An exoplanet or extrasolar planet is a planet outside the Solar System. The Open Exoplanet Catalogue contains 1,776 confirmed exoplanets. That’s a lot! In the grand scheme of things, that’s probably not very many at all, but still — a lot more than there used to be. So where are these planets? They certainly aren’t very easy to see or to visualize. Presumably they’re just out there, more or less like the stars in the night sky.

Well, I whipped up an NGRAIN 3KO model using NGRAIN Constructor SDK to visualize those planets in 3D. Their location and distance to Earth at the centre are all proportional, but I’ve given them size so that you can actually see them.

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Watch a simple simulation:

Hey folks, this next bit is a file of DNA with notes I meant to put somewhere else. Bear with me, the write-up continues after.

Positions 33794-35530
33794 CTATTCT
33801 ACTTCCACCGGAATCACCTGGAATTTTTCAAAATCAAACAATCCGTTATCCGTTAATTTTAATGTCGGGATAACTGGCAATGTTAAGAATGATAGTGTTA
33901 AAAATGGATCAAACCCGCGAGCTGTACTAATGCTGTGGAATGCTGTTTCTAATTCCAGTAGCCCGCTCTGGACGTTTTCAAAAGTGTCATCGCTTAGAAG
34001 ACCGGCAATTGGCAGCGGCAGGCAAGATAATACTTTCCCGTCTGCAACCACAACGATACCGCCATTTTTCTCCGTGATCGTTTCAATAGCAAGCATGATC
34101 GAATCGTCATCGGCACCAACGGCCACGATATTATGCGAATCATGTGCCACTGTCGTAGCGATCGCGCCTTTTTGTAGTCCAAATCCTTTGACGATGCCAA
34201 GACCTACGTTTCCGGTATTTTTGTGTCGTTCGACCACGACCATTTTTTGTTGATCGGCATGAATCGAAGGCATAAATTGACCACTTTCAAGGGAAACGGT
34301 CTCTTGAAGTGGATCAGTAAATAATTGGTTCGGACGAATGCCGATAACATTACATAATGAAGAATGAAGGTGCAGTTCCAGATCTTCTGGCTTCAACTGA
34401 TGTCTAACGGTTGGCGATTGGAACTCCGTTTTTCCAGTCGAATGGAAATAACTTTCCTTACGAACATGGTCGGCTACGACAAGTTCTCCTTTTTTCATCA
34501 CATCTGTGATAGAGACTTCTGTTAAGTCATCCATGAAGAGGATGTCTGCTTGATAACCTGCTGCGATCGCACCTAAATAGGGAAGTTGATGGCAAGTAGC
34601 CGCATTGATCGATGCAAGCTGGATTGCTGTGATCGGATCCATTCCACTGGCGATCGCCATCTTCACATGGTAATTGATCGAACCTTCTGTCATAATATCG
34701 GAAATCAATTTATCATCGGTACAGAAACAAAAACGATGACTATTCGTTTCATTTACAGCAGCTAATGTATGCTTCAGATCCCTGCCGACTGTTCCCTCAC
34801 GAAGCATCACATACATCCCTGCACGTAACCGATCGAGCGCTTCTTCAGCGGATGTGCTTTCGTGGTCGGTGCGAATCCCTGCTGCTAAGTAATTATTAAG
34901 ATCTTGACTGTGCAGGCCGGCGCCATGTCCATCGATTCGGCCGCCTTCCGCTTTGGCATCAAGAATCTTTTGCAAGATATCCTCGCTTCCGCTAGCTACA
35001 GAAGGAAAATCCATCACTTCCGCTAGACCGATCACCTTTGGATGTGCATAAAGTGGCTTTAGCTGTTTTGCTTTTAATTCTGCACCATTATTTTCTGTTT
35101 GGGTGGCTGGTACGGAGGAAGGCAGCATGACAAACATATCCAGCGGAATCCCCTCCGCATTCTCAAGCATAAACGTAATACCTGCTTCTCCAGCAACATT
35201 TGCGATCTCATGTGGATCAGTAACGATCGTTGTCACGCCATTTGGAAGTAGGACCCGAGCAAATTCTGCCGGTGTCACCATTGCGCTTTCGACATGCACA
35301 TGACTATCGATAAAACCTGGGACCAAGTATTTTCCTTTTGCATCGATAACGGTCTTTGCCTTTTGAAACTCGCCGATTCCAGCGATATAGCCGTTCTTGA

Did you notice anything?

Two distinctive cones, one more than the other, contain many planets. Has some very strange quirk of nature placed planets in our galaxy in this strange pattern? Or more likely, is this just a consequence of where we have been searching? The Kepler spacecraft finder of 963 confirmed exoplanets only sees 0.25% of the Earth’s sky.

Take a look again and think of how busy our neighbourhood within the milky way will look once we have built 399 more similar cones.

Think again when you consider that there are at least 100 billion planets in our Milky Way Galaxy.